Leveraging Facility Management in Real-estate

Leveraging Facility Management in Real-estate
Jul 2017 , by , in FEATURES, Press Room

Facility management (FM) sector started gaining roots in India in 1990s. After a reluctant start, it has seen robust growth in the past two decades. However, the facilities management market still remains highly untapped given current market penetration of only 40%. Realty plus analyses the FM sector challenges & potential going forward

As per the report published by Research and Markets, the FM services market in India is predicted to grow at a CAGR of 17.19 per cent in 2016-2020. The key driver for the growth is the demand mainly from manufacturing, retail, healthcare, infrastructure& education sectors and especially from IT/ITES/BPO/BFSI segment. Various hard services and soft services required in these industries include – Hard Services (Plumbing and Air Conditioning, Maintenance, Fire Protection Systems, Mechanical and Electrical Maintenance & Others) and Soft Services (Cleaning, Laundry, Catering, Waste Management, Security, Others Administrative Services).

Growing demand for employee-centric workplaces is one trend that is bringing FM services in limelight. The various studies have established strong linkages between facilities, employee experience and productivity. For example, a well maintained HVAC system for improved indoor air quality IAQ) may be perceived as a cost, but the better IAQ reducing employee sick leaves and the corresponding work hours makes the cost directly proportionate to increase in productivity and company profits.

Rajesh Shetty, Senior National Director, Facilities Management, Colliers International India mentioned another important aspect of FM, “With FM business being all about sourcing support and alternate solutions, supply chain management has become an integral part of the business. And with more and more diligence coming into FM business, and with intent to strike a right balance between costs and quality, supply chain management is taking on a larger dominant role in the FM business. And in order to drive consistency in service delivery over a sustained period of time, it is critical to have longevity of service partners, which could be achieved by careful selection and consequently nurturing an on-going relationship creating a long term benefit for all stakeholders.”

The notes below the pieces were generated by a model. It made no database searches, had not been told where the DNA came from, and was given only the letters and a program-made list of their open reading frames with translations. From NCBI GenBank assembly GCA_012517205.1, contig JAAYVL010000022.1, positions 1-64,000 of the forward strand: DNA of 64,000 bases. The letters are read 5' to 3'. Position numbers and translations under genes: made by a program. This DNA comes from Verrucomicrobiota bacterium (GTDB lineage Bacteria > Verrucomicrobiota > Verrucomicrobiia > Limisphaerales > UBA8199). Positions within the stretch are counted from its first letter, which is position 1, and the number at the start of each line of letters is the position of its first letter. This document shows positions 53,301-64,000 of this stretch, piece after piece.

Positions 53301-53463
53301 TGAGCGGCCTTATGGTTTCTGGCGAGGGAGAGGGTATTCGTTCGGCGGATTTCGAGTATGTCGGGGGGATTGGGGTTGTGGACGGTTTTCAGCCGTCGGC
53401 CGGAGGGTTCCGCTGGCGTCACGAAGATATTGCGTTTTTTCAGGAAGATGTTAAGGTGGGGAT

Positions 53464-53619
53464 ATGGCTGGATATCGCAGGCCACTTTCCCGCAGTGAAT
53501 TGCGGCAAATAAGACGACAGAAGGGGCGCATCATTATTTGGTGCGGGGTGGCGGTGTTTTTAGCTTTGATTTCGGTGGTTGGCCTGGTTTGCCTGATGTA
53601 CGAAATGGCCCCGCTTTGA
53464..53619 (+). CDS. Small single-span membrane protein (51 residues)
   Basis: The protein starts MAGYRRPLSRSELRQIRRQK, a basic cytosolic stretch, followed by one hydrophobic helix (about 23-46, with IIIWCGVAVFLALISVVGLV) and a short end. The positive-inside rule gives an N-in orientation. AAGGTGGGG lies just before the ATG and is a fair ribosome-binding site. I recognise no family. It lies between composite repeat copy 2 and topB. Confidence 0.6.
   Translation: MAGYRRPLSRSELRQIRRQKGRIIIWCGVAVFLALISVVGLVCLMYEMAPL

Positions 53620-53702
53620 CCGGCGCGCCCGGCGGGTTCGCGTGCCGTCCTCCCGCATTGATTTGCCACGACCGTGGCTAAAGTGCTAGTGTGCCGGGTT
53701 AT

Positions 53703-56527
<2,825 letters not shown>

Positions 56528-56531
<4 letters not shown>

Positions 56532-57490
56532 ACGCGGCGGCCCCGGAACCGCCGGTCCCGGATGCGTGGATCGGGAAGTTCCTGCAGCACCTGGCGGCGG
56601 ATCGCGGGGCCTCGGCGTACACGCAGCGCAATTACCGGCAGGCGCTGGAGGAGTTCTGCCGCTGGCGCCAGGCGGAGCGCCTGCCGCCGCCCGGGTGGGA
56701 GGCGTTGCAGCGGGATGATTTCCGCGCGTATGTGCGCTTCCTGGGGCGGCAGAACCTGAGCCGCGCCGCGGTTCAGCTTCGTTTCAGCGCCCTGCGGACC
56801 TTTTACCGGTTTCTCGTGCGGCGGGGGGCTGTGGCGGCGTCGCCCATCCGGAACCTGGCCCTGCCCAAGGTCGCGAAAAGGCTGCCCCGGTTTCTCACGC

Why FM Services

An organization’s building or property is its biggest expense and maintaining that asset for optimum efficiency and longer life cycle can directly add to the bottom line of the company. FM can also translate the intangible corporate branding into tangible office environment by providing services and amenities that strengthen overall work productivity and customer/client experience. With the intent to maximize value and minimize costs inherent in owning or leasing facilities, corporates, major industries and IT sector are employing professional facility management services.

The professional facility manager assistance in leasing and property management provides strategic direction to meet the business objectives. Also, the complex building designs and ecosystem of mechanical, engineering and procurement services require combination of skill sets to run them smoothly. FM service providers deliver that and more in terms of letting the businesses focus on their core operations.

Moreover, as businesses rely heavily on the proper running of the facility, FM services aid in maximizing the value of equipment and fixtures, reducing operational and maintenance expenditure. The growing emphasis on sustainability and government regulations to ensure energy-efficiency has also made the role of FM service provider critical in the commercial, retail and industrial sectors.

As projects go multinational and multicultural, there is a growing demand for FM service providers who can manage cultural diversity within the workplace and understand the local regulations for organizations to establish in new markets.

The Global & Indian Market

According to Transparency Market Research (TMR), the global facilities management market is expected to reach US$1,887 billion by 2024 with Europe at the forefront and Asia Pacific being the most promising market in the coming period.

The demand for FM services from corporate sector such as banking and finance, insurance, and IT is on the rise and the changing government rules for carbon footprint and waste management are expected to propel the demand for FM in manufacturing industries across the world.